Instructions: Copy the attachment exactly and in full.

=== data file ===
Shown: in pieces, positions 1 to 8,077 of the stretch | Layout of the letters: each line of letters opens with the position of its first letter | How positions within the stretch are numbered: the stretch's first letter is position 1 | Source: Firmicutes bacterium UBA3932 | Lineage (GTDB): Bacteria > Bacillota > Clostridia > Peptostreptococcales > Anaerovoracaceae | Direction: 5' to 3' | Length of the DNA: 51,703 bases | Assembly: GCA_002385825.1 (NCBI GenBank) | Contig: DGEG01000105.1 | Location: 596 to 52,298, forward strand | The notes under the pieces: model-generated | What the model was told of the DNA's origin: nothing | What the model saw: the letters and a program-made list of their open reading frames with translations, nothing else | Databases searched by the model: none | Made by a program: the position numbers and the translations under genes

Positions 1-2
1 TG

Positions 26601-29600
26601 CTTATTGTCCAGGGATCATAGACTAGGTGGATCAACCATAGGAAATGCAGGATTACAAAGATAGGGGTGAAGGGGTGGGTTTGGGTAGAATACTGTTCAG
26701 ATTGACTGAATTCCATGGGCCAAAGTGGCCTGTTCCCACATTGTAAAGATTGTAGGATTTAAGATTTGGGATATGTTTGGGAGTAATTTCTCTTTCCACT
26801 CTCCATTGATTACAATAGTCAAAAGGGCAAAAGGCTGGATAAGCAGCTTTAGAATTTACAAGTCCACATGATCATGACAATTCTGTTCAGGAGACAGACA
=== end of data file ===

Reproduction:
Shown: in pieces, positions 1 to 8,077 of the stretch | Layout of the letters: each line of letters opens with the position of its first letter | How positions within the stretch are numbered: the stretch's first letter is position 1 | Source: Firmicutes bacterium UBA3932 | Lineage (GTDB): Bacteria > Bacillota > Clostridia > Peptostreptococcales > Anaerovoracaceae | Direction: 5' to 3' | Length of the DNA: 51,703 bases | Assembly: GCA_002385825.1 (NCBI GenBank) | Contig: DGEG01000105.1 | Location: 596 to 52,298, forward strand | The notes under the pieces: model-generated | What the model was told of the DNA's origin: nothing | What the model saw: the letters and a program-made list of their open reading frames with translations, nothing else | Databases searched by the model: none | Made by a program: the position numbers and the translations under genes

Positions 1-2
1 TG

Positions 26601-29600
26601 CTTATTGTCCAGGGATCATAGACTAGGTGGATCAACCATAGGAAATGCAGGATTACAAAGATAGGGGTGAAGGGGTGGGTTTGGGTAGAATACTGTTCAG
26701 ATTGACTGAATTCCATGGGCCAAAGTGGCCTGTTCCCACATTGTAAAGATTGTAGGATTTAAGATTTGGGATATGTTTGGGAGTAATTTCTCTTTCCACT
26801 CTCCATTGATTACAATAGTCAAAAGGGCAAAAGGCTGGATAAGCAGCTTTAGAATTTACAAGTCCACATGATCATGACAATTCTGTTCAGGAGACAGACA